Awhile back, I was approached by a prospective client with a project. She had a pretty grand vision of what she wanted, but I managed to get her to agree to a limited scope for a first iteration.
She seemed happy, and we started to move forward. A contract was drafted, and an invoice for a down payment was sent out.
A week later, she wanted to meet again, and she had some changes to make to the scope. Specifically, she wanted to expand it.
As soon as she said this, I felt my stomach twist, but I didn't know why.
I explained that the additional scope would mean higher cost and later delivery date, which she was ok with (even though she had initially indicated that there was a hard deadline on the project).
I recommended that we start with a limited scope so that we can create an MVP before adding more features, but she was adamant that the additional features were necessary for the initial iteration (even though there would have been no difference in terms of pricing and time between producing the MVP in iteration one and then immediately beginning the second iteration to add the extra features that she wanted).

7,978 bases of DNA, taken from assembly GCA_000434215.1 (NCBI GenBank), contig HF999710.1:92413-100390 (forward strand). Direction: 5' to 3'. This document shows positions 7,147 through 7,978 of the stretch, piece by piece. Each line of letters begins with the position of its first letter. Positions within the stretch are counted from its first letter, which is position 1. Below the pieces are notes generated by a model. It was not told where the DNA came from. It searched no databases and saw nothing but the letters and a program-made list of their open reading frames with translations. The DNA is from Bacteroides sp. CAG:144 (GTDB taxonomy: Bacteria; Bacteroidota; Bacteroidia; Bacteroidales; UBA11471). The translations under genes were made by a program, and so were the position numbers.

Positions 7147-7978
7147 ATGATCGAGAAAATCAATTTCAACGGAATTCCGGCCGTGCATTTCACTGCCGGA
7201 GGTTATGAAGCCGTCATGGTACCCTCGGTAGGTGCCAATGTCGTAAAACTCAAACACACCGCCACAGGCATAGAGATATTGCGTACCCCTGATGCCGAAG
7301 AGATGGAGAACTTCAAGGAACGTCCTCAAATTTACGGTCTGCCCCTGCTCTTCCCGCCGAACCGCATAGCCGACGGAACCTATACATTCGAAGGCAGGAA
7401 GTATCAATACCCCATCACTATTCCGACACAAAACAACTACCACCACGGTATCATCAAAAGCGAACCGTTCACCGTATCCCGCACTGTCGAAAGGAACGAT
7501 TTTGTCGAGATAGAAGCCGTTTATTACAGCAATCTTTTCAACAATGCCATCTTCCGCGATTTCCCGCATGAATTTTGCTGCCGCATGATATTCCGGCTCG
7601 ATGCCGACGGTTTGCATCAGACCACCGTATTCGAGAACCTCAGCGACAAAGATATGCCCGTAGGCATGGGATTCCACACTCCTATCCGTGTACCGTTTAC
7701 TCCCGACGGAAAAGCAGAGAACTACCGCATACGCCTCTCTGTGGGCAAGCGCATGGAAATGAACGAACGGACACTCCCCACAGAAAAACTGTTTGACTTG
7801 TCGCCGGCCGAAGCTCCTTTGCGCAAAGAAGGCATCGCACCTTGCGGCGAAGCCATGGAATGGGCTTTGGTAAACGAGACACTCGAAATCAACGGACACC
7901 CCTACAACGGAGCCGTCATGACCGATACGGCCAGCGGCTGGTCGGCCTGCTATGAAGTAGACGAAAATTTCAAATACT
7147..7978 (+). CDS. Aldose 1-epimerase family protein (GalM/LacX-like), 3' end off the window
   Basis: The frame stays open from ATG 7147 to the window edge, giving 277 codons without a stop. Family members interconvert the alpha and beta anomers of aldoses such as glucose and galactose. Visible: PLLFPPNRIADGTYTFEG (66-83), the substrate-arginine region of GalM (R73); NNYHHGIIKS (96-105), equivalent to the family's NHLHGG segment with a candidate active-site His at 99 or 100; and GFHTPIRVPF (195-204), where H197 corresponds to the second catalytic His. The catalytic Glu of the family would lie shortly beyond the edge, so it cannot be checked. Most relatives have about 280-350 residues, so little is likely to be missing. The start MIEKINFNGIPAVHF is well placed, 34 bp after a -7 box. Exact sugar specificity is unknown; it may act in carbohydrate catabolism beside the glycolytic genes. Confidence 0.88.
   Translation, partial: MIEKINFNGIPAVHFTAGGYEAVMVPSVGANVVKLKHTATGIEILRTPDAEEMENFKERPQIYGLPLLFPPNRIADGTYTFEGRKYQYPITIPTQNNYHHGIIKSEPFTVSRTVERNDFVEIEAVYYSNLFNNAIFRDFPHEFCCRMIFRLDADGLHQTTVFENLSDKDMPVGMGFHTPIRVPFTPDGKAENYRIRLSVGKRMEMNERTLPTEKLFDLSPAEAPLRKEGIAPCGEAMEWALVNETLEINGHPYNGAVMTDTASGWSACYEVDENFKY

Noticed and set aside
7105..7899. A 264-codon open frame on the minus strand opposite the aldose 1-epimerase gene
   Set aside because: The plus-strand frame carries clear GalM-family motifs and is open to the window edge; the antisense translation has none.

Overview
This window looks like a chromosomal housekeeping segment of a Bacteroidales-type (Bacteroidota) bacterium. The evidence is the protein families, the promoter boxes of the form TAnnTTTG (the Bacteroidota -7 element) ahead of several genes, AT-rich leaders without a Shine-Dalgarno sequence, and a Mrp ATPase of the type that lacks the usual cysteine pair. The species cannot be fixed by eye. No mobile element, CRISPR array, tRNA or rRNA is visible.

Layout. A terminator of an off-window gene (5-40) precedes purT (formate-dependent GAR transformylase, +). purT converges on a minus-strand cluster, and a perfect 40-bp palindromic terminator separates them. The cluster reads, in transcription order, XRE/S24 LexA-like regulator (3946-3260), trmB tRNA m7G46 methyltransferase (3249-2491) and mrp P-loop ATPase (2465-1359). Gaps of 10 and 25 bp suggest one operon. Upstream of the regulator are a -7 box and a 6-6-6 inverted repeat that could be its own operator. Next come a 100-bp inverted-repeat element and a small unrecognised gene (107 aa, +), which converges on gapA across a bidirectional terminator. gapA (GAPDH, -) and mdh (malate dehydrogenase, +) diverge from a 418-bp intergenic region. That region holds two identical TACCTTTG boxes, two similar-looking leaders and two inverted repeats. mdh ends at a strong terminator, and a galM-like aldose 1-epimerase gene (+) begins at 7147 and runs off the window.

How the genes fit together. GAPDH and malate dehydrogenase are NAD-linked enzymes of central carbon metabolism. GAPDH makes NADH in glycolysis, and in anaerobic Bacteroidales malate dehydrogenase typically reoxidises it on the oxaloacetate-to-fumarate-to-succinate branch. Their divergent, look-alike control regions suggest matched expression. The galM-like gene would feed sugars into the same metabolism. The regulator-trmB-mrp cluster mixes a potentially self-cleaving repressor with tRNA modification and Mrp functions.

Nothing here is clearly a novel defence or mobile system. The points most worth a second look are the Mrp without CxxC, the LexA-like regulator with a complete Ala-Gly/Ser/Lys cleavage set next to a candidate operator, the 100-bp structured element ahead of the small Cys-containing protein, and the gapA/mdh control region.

But, I agreed to the increased scope, she agreed to the increased cost and new delivery date, everybody seemed happy, and we got ready to start up again (at this point, the contract was still unsigned, and the initial invoice was still unpaid).
A week later, she emailed me to let me know that she was dropping the project.
Was my instinct correct? Is increasing the scope before work has started a "red flag"? Or is that not usually a problem, and there was more likely something else going on here?